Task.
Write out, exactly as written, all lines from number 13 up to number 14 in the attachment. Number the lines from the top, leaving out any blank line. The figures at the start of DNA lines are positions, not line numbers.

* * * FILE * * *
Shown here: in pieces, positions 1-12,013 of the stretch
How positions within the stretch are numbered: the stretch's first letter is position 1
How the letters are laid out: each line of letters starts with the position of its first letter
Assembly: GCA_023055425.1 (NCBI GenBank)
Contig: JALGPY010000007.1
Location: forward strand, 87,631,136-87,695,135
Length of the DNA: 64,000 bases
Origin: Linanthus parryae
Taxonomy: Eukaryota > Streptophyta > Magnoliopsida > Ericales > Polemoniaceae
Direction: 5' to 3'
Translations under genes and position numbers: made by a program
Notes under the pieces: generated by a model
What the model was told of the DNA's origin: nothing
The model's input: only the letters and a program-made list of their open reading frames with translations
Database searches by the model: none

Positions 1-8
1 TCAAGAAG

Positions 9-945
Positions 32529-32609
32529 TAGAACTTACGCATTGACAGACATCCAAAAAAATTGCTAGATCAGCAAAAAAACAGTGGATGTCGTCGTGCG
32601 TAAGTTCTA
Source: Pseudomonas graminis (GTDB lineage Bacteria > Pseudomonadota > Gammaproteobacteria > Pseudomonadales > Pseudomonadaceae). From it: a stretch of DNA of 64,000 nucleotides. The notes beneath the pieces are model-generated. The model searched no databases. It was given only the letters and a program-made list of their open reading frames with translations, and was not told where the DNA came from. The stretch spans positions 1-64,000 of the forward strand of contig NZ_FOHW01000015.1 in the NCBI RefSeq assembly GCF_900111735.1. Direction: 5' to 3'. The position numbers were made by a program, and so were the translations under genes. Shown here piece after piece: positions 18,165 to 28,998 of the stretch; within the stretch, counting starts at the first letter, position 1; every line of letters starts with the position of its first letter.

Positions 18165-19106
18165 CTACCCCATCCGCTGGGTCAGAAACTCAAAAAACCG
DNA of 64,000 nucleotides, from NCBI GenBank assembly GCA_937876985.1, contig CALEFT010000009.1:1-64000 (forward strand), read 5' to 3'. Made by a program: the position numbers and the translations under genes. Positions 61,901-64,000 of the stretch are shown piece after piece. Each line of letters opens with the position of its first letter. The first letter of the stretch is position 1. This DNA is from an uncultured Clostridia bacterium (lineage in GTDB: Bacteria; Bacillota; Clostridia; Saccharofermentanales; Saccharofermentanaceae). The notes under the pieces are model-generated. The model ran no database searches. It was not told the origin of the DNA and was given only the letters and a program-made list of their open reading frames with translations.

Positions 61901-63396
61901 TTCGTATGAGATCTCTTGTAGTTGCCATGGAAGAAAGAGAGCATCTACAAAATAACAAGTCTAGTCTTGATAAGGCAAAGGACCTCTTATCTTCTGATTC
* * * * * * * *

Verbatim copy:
What the model was told of the DNA's origin: nothing
The model's input: only the letters and a program-made list of their open reading frames with translations